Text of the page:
Interview with bluesman John Primer - a powerful force in helping to keep alive the pure and real Chicago blues

"You have to open up your heart and let your feelings flow through your body and think happy thoughts while you play the blues."

John Primer: The Soul Of A Bluesman

Two-time Grammy nominated artist and American blues legend John Primer was the bandleader and guitarist for Muddy Waters, Willie Dixon and Magic Slim & The Teardrops. Having played or recorded with a who's who of blues greats including Junior Wells, Gary Clark Jr., Derek Trucks, Johnny Winter, The Rolling Stones and Buddy Guy to name a few, John Primer's personal accolades, including a Lifetime Achievement Award, reflect his countless contributions to the history of Chicago blues. There are very few fans, critics or musicians who will deny the fact that John Primer is the real deal. Tradition, style, mentor, leader, storyteller, veteran. These all words that describe bluesman John Primer. John takes his music seriously and finds it extremely important to share his experiences and emotions telling stories with his guitar. Song after song, show after show, and year after year, John delivers intense, soul grabbing music straight from the heart.

John Primer's road to success began in his hometown of Camden, Mississippi. John eventually made his way north to Chicago in 1963, which started a whole new chapter in his life. John began to make a name for himself with his flawless guitar work and strong vocals, able to play many styles of music from blues to soul, and in 1974 he landed a spot in the house band at the legendary Theresa's Lounge between 1974 and 1980, where he backed up the likes of Junior Wells, Louis Myers, Jimmy Johnson, Lonnie Brooks, Paul Butterfield, Johnny Winter, Bonnie Raitt and many others. There he met Sammy Lawhorn, ex-Muddy Waters guitarist and one of John's greatest influences. John and Sammy packed Theresa's night after night, and his reputation began to spread throughout Chicago. In 1979, John was invited to be a member of Willie Dixon's Chicago Blues All-Stars, and by 1980 he held the honor of becoming the bandleader for the last great Muddy Waters Band. He stayed on as bandleader and guitarist until Muddy's untimely death in 1983, and his road took a different turn. John joined forces with West Side bluesman Magic Slim, and together they heated up stages all over the world for over 13 years. As the bandleader for Magic Slim and the Teardrops, John began the slow process of learning what it takes to be a true "master" of the Blues. A new chapter in the life of John Primer was about to emerge, and soon he was in his own again as the leader of his own band. John Primer is a powerful force in today's Blues scene. He is dedicated to keeping the music alive and in it's original form. By teaching the younger musicians his traditions the stories will never fade away. John Primer's new album titled "THE SOUL OF A BLUES MAN (2019) featuring deep soul-blues vocals, master blues guitar and harmonica with soulful saxophone, and the BEST traditional Chicago blues!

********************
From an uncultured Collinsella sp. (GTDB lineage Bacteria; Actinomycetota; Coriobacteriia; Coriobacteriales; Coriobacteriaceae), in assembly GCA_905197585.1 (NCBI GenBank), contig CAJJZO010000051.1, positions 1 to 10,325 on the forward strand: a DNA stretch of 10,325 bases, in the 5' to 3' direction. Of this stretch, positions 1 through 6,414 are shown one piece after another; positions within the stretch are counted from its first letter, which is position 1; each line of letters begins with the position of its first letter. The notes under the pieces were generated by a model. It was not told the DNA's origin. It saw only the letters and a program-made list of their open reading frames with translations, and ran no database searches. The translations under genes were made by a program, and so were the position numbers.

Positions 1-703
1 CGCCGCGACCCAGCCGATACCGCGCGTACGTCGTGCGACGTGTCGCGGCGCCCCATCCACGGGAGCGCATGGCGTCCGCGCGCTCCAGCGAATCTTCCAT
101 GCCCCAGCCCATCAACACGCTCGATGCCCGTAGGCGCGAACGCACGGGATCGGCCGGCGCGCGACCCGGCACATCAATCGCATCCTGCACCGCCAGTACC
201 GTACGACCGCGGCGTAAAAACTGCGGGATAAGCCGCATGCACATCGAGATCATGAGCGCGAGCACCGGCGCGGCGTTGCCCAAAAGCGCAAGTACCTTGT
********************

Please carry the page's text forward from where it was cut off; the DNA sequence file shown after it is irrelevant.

Interview by Michael Limnios

Special thanks: John Prime & Lisa Becker Primer (Power House Productions)

Mr. Primer, when was your first desire to become involved in the blues music?

When I was 5 years old I remember singing all the time and listening to blues records on my Grandmother’s record Player. My family always played the blues in our home when I was growing up the blues was popular.